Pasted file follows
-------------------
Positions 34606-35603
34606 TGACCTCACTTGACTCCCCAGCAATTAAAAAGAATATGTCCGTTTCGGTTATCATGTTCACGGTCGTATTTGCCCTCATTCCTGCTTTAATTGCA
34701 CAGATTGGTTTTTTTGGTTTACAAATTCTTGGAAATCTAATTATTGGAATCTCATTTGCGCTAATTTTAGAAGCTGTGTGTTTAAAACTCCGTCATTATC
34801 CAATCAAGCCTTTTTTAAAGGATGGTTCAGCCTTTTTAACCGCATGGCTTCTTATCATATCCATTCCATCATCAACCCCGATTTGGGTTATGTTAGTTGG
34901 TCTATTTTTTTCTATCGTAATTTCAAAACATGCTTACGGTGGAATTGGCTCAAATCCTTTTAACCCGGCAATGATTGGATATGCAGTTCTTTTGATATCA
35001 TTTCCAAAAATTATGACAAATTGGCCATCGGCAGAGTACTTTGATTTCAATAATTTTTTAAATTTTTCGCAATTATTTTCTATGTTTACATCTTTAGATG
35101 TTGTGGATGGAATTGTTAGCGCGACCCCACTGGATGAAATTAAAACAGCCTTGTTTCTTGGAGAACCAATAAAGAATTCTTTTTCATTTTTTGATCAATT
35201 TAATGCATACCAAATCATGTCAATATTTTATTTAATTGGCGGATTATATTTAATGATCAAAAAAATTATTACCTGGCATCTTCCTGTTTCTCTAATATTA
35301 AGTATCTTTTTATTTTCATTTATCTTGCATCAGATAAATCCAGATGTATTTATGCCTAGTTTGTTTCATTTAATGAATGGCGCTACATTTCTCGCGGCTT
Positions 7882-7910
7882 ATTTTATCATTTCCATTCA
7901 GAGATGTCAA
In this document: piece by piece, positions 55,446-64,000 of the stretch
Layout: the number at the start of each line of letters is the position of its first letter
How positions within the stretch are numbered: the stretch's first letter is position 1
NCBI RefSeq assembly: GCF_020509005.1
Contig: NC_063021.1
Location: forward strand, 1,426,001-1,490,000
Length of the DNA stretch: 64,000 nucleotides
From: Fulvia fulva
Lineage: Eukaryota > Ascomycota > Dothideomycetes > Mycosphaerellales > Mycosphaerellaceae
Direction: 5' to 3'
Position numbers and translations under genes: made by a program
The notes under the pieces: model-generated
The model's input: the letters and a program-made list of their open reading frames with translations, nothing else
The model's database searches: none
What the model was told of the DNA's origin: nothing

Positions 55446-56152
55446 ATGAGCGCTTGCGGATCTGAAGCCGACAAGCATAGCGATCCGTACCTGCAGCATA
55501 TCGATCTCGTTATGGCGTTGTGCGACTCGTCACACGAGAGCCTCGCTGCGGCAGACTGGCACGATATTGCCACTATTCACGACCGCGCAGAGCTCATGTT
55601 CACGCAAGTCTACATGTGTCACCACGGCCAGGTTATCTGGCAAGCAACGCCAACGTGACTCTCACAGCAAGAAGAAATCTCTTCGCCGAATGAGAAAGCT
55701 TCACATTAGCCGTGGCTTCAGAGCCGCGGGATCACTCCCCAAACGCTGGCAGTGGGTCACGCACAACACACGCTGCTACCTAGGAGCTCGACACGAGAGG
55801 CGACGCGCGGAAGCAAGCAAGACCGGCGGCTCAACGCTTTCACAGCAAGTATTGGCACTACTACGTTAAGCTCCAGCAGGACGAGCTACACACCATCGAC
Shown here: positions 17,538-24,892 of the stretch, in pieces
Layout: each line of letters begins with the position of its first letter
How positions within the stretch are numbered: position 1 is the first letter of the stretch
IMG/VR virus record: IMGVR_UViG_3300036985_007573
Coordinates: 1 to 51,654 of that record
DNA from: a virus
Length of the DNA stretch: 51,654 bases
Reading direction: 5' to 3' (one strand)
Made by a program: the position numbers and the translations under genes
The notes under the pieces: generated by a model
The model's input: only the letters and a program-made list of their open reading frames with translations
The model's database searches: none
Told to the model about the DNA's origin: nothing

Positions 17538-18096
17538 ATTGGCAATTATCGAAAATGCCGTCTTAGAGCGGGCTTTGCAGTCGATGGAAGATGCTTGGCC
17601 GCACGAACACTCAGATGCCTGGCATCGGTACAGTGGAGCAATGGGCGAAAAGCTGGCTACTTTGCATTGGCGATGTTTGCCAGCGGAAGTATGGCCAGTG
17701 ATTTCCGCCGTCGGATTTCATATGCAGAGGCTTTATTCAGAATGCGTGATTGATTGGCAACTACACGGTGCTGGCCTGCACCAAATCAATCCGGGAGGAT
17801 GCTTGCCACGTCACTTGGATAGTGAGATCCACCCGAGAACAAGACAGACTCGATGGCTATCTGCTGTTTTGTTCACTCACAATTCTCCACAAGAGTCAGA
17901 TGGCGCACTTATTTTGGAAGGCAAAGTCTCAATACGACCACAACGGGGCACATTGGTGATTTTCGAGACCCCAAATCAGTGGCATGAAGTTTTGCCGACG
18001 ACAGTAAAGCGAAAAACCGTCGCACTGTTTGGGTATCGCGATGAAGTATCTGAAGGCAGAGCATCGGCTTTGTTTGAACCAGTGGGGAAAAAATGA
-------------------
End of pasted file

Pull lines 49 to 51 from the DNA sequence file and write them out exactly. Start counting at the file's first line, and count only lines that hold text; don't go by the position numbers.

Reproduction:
17601 GCACGAACACTCAGATGCCTGGCATCGGTACAGTGGAGCAATGGGCGAAAAGCTGGCTACTTTGCATTGGCGATGTTTGCCAGCGGAAGTATGGCCAGTG
17701 ATTTCCGCCGTCGGATTTCATATGCAGAGGCTTTATTCAGAATGCGTGATTGATTGGCAACTACACGGTGCTGGCCTGCACCAAATCAATCCGGGAGGAT
17801 GCTTGCCACGTCACTTGGATAGTGAGATCCACCCGAGAACAAGACAGACTCGATGGCTATCTGCTGTTTTGTTCACTCACAATTCTCCACAAGAGTCAGA